Trusty Friend Samira would agree with this but would be far more diplomatic about it.
Geeks suck at housecleaning.
It’s not that we want to live in a cluttered house, it’s that we just don’t notice the clutter. I have a little pile of books in the bathroom and another large pile by the side of my bed. That’s because I might read one or two of those at a given time, and frankly, if I’m stuck in bed or the bathroom for awhile, I want to have a nice choice of reading material. So, I walk by the pile of books in either place and never notice that to anyone else it’s not ‘a nice choice of reading material’, it’s ‘clutter’.
It’s not helping that we still, six years after moving into our home, have moving boxes that have yet to be unpacked. I told Jimbo the other day that I should just take those boxes unopened over to the Salvation Army to donate them, and he nearly had a heart attack. I’m the Queen of Packrats and the mere suggestion that we should throw away a broken shoelace gives me angst. I mean, that broken shoelace could be used to tie something should we ever be in a situation requiring a MacGyver-style rescue. If we ever get attacked by the latest Evil Organization Determined To Stomp Out Democracy For Their Gain, I will be prepared. I have my broken shoelace, a kitchen knife or three, duct tape, a spare sock, and Hershey bars (you can use them to stop sulfuric acid leaks besides eating them, you know). So here we are, six years later, with some boxes still decorating the corner of our bedroom. Good thing it’s a big bedroom.
Anyway, there’s this curious phenomenon that when something has been in a spot long enough, you stop noticing it. For Packrat Queens such as me, you stop noticing stuff about 0.3 seconds after you set it down. Then you set stuff down on top of the other stuff, and it just builds until you have a four foot tall pile of things, at which point I stop because it’s inefficient to reach any higher than that to find things in that pile, should I ever need it about four years from now when the guys from the Evil Organization show up to take over my town. Never mind that my town is incredibly boring and would thus be of absolutely no interest to any Evil Organization. I have thought up this possibility, therefore It Could Happen and I Must Be Prepared.
Clutter usually does not bother our family, because we’re all geeky to some degree. That is, it doesn’t usually bother us until someone from outside our family comes over and (horrors!) actually wants to come into our house. This happened a couple days ago when my DSL went out.
Usually, when you call any utility to report a problem, they take a good few days to show up. I’m sure it’s because they have important things to do like eating lunch and arranging their tools artfully in their toolbelts. So I was stunned when I called AT&T to report the phone/dsl problem, and to my undying surprise, they actually said “we can send a guy out this afternoon!” I was elated and horrified all at the same time. It was thrilling to have someone come out that quickly, but the lightbulb went on: My House is Dirty! Thus began a frantic scramble to clean the house, or at least get the scattered toys, used juice boxes, and baskets of clean underwear out of places that could be viewed by those who are not family.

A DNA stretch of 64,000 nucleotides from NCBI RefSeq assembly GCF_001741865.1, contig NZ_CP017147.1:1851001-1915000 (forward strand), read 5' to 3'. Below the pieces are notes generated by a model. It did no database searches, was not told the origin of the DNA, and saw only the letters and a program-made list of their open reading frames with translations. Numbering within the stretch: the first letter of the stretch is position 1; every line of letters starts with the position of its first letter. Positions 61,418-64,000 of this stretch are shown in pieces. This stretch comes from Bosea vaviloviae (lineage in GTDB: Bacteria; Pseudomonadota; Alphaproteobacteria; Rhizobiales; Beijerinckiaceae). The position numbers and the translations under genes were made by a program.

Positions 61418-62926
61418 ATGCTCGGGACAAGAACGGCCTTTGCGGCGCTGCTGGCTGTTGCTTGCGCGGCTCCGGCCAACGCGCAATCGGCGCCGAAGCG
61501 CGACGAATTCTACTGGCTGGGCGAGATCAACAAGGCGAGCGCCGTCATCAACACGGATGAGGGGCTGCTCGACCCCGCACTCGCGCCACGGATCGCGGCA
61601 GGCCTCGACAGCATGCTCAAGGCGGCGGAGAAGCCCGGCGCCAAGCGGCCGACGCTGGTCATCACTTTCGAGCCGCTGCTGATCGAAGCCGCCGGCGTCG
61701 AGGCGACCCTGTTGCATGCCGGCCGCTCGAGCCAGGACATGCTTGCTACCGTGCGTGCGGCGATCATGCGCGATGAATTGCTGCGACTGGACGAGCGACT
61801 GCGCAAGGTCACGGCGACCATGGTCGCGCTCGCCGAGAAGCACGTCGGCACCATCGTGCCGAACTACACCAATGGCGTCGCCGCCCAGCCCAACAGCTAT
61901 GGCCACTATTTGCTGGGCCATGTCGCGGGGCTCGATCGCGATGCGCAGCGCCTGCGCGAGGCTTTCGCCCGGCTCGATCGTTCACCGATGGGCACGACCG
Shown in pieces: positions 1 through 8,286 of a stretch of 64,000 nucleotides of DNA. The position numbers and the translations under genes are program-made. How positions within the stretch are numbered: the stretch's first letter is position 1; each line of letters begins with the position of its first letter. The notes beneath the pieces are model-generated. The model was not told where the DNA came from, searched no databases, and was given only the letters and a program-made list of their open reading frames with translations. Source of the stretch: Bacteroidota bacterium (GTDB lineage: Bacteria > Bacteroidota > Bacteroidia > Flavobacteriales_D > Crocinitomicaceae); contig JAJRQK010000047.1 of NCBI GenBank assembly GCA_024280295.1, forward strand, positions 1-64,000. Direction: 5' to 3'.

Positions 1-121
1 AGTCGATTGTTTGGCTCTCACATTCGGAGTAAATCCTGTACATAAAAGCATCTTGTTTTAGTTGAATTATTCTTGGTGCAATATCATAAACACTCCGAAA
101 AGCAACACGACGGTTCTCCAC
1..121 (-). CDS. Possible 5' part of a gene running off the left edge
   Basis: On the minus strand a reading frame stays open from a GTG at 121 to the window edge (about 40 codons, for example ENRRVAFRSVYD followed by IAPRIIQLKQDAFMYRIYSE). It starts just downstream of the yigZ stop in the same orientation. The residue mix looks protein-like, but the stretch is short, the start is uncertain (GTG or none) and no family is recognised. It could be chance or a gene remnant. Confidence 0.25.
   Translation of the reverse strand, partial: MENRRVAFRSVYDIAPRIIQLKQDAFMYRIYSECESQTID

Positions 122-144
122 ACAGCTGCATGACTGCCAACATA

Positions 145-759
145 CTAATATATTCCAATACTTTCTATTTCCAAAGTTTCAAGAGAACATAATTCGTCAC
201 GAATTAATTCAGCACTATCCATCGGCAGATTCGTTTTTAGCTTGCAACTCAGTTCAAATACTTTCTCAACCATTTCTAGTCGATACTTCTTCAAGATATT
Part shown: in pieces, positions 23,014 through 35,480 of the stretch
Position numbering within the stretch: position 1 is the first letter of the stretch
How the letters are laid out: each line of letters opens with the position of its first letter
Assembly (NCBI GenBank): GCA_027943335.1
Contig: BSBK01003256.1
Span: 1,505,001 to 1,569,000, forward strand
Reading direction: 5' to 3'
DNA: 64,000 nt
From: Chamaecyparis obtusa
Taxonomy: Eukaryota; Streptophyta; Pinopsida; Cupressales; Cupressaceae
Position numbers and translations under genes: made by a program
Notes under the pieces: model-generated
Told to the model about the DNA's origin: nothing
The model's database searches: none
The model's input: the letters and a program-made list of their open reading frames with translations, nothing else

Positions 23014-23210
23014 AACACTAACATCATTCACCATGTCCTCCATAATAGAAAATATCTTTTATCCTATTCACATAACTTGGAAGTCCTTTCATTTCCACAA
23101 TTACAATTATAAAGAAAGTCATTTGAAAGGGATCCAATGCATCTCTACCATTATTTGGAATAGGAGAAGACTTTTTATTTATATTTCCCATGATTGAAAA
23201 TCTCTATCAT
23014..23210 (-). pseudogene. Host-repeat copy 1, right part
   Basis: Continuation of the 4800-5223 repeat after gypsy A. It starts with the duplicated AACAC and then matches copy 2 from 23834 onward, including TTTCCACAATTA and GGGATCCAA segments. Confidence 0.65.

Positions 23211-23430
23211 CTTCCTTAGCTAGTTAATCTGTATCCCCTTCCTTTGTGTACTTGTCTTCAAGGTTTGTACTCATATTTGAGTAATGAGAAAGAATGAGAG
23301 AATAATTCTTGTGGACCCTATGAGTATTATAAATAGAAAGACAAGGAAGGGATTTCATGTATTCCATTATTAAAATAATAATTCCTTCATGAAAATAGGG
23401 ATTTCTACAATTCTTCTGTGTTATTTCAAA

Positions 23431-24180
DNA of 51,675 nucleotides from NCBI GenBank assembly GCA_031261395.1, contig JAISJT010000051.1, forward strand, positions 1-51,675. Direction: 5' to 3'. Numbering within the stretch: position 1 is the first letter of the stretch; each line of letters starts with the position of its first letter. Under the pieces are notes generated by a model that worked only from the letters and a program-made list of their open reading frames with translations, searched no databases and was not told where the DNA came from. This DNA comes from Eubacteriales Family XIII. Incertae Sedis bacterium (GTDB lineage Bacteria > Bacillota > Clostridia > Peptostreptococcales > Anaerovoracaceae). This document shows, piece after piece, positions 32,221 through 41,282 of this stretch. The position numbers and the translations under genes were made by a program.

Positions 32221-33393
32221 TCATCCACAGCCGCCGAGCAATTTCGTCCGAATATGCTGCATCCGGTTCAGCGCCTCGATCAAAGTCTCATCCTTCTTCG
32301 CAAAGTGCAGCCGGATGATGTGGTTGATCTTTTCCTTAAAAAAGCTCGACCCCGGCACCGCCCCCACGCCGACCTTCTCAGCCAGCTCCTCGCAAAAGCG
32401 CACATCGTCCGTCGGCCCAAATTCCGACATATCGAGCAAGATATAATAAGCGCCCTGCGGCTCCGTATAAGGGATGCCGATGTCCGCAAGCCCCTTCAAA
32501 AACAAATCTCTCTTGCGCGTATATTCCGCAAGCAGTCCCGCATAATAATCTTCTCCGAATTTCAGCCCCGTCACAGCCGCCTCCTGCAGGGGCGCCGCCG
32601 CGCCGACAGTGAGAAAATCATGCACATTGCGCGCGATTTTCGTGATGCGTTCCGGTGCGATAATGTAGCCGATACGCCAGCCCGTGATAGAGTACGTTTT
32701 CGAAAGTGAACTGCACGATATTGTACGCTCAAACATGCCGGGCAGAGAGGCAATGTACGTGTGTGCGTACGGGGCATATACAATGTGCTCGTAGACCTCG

Now, when I clean, my bedroom is the last thing to get attention. First, it still has those boxes to be unpacked. Second, I never make the bed. Why? We’re just going to get back in it in a few hours. Third, the dirty clothes basket sometimes overflows. Fourth, I have stacks of books everywhere. I don’t let anyone outside of my family up there, so it doesn’t require the same attention.
I thought I was safe concentrating on the downstairs, where all the wiring and utility-looking stuff lives. Boy, was I mistaken. The phone guy wanted to see our router. I had made the mistake of taking it upstairs to our bedroom the night before to see if it would work in a different jack and had not taken it back downstairs. Well, when he said he needed to see it, I nearly had a heart attack right in front of him. Suddenly, I could ‘see’ the clutter. And it was Not Pretty. I had visions of him going back to the AT&T center in the evening, taking off his toolbelt with all the other guys and saying “Man, you should have seen the messy bedroom I had to be subjected to in my Quest to Fix Things!! I nearly fell into a bunch of moving boxes that must have been there like six years or something!!” I was mortified. I vowed to do better.
Now, of course, I can see the clutter again, and it’s bugging me. I have to start cleaning it up. Maybe I’ll start that this weekend.